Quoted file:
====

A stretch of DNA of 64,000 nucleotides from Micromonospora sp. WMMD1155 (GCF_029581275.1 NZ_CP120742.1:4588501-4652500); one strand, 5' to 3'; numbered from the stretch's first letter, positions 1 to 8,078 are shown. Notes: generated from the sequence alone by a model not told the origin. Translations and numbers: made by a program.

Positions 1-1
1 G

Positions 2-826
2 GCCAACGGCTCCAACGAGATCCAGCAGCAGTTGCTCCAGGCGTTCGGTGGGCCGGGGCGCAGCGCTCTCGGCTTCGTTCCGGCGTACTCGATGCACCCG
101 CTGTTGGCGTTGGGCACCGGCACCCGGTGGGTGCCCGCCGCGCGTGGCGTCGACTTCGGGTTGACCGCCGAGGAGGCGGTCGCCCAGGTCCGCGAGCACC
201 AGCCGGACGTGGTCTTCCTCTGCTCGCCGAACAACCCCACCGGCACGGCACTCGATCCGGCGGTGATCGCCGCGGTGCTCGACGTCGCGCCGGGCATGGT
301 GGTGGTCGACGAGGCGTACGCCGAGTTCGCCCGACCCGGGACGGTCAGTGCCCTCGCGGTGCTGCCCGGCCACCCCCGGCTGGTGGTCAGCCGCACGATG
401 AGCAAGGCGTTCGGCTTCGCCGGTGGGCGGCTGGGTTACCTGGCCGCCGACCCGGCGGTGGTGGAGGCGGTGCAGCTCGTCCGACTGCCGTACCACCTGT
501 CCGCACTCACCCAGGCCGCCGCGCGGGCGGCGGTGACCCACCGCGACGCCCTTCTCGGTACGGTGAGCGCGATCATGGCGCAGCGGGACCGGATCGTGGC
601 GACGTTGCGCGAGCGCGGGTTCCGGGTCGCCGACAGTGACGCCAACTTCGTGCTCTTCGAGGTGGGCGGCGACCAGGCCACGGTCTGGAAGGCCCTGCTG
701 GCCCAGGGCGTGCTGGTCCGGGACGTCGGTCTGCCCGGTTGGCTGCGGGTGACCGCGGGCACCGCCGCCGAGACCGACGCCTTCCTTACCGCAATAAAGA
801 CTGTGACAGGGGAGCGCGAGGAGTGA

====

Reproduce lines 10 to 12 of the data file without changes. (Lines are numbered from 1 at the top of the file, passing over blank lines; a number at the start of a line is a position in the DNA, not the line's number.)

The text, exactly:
501 CCGCACTCACCCAGGCCGCCGCGCGGGCGGCGGTGACCCACCGCGACGCCCTTCTCGGTACGGTGAGCGCGATCATGGCGCAGCGGGACCGGATCGTGGC
601 GACGTTGCGCGAGCGCGGGTTCCGGGTCGCCGACAGTGACGCCAACTTCGTGCTCTTCGAGGTGGGCGGCGACCAGGCCACGGTCTGGAAGGCCCTGCTG
701 GCCCAGGGCGTGCTGGTCCGGGACGTCGGTCTGCCCGGTTGGCTGCGGGTGACCGCGGGCACCGCCGCCGAGACCGACGCCTTCCTTACCGCAATAAAGA